Dr Maxime J. Jacquet
A little bit over a hundred years ago, in 1915, Albert Einstein revolutionised our understanding of the Universe by proposing the theory of general relativity. A few years later, a handful of brilliant scientists built on Planck’s quantum principle and Heisenberg’s uncertainty principle to develop the other principal physical theory of the 20th century: quantum mechanics. This body of physical laws govern the realm of the very small, such as atoms and their constituents. On the other hand, general relativity is associated with the large scales of the Cosmos. Because of the vastly different scales over which they are valid, these theories are notoriously difficult to combine without arriving at paradoxes. Tying general relativity to quantum mechanics on equal length scales remains one the outstanding, and most pressing, challenges of Physics at the dawn of the 21st century – we still do not know which theory would emerge from this endeavour. Black holes are widely thought to combine both sides, and are thus considered to be benchmark for future theories of quantum gravity.
General relativity explains the force of gravity in terms of the curvature of a four-dimensional spacetime. Only a few months after Einstein had proposed his equations, Schwarzschild found a solution for the deformation of spacetime around a spherical body. It was soon realised that, according to Schwarzschild’s solution, the gravitational field in the vicinity of a point mass would be strong enough to deform the spacetime such that all particles and light would be captured! The edge of the black hole – the boundary from which it is not possible to escape to infinity – is called the event horizon. According to general relativity, outside the horizon the object is “black”, it does not emit. This is a black hole.
In 1974, Hawking painted a rather brighter picture of black holes. In a ground breaking paper, he showed that a quantum effect would lead to the emission of particles from the horizon. Black holes are not completely black: they emit “Hawking radiation”! This emission comes at the expense of the black hole’s energy, or mass, and leads to “black hole evaporation”. This effect illustrates the fact that quantum mechanics and general relativity come together at the horizon of black holes. However, this prediction has not been experimentally verified. As it turns out, Hawking radiation is so weak that it is drown out by the Universe’s own glow, the cosmic microwave background.
Fortunately, the equations that describe the curvature of spacetime at the horizon are very general and happen to be useful in other physical systems than the gravitational context in which they were discovered. In 1981, Bill Unruh showed that a fluid flow of water can simulate an event horizon. Crucially, such “analogue horizons” emit Hawking radiation just like their astrophysical counterpart. This demonstrates that certain features of black hole physics can be reproduced in a variety of laboratory systems, from Bose-Einstein condensates to polariton condensates or nonlinear optics. This finally brings the detection of the elusive Hawking radiation within reach.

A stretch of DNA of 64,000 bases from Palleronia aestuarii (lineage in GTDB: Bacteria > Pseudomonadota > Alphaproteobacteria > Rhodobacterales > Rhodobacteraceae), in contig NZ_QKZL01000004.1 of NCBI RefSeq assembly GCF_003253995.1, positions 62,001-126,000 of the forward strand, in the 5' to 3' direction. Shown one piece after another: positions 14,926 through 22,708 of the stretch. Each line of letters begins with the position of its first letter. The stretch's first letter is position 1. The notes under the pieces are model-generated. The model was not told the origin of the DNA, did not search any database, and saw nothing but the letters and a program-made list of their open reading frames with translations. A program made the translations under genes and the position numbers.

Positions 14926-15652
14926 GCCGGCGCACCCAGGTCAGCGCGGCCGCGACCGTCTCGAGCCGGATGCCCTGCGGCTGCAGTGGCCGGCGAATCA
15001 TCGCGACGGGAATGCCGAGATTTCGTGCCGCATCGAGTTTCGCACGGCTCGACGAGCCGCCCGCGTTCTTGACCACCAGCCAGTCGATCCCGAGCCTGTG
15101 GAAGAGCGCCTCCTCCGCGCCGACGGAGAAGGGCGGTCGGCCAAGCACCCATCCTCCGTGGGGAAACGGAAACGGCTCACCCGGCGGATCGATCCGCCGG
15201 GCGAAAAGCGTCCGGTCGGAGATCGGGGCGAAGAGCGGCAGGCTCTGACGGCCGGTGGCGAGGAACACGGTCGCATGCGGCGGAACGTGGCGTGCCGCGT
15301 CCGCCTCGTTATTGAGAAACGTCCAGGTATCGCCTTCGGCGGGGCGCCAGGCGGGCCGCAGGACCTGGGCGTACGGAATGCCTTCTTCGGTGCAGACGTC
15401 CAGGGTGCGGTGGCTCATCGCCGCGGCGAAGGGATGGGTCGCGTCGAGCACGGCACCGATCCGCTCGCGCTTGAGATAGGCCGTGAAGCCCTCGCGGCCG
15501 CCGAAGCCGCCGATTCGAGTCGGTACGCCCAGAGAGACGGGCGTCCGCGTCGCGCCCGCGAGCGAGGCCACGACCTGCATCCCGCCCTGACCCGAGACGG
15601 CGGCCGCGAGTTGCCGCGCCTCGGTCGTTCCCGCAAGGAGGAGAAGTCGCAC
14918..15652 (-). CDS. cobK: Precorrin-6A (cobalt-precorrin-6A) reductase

In 2008, Ulf Leonhardt and Friedrich König (Maxime’s PhD supervisor) proposed a promising scheme to observe Hawking radiation: they demonstrated the creation of analogue horizons in optics, and showed that these should lead to the highest expected particle emission rate, the highest effective temperature and, importantly, no thermal background. Maxime’s thesis is devoted to this elegant variant of analogue gravity physics. It presents all the arguments necessary to understand the science of horizons, and the experimental realisation of “optical horizons”. The thesis then introduces a quantum description of light scattering at the optical horizon. Surprisingly, it is found that other regimes of spacetime curvature can also be realised in optics. An analytical method to calculate the quantum emission in all regimes of spacetime curvature is presented, and, based on this, realistic emission spectra are computed. This mathematical treatment, together with the spectra, provide unprecedented insight into the phenomenon of Hawking radiation from optical horizons. Maxime also approached the problem experimentally. The thesis presents measurements of new-fangled sensitivity in the search for the stimulation of the Hawking effect at optical horizons. Maxime’s work shed light on intricate aspects of analogue gravity physics, and rendered Hawking radiation more tangible.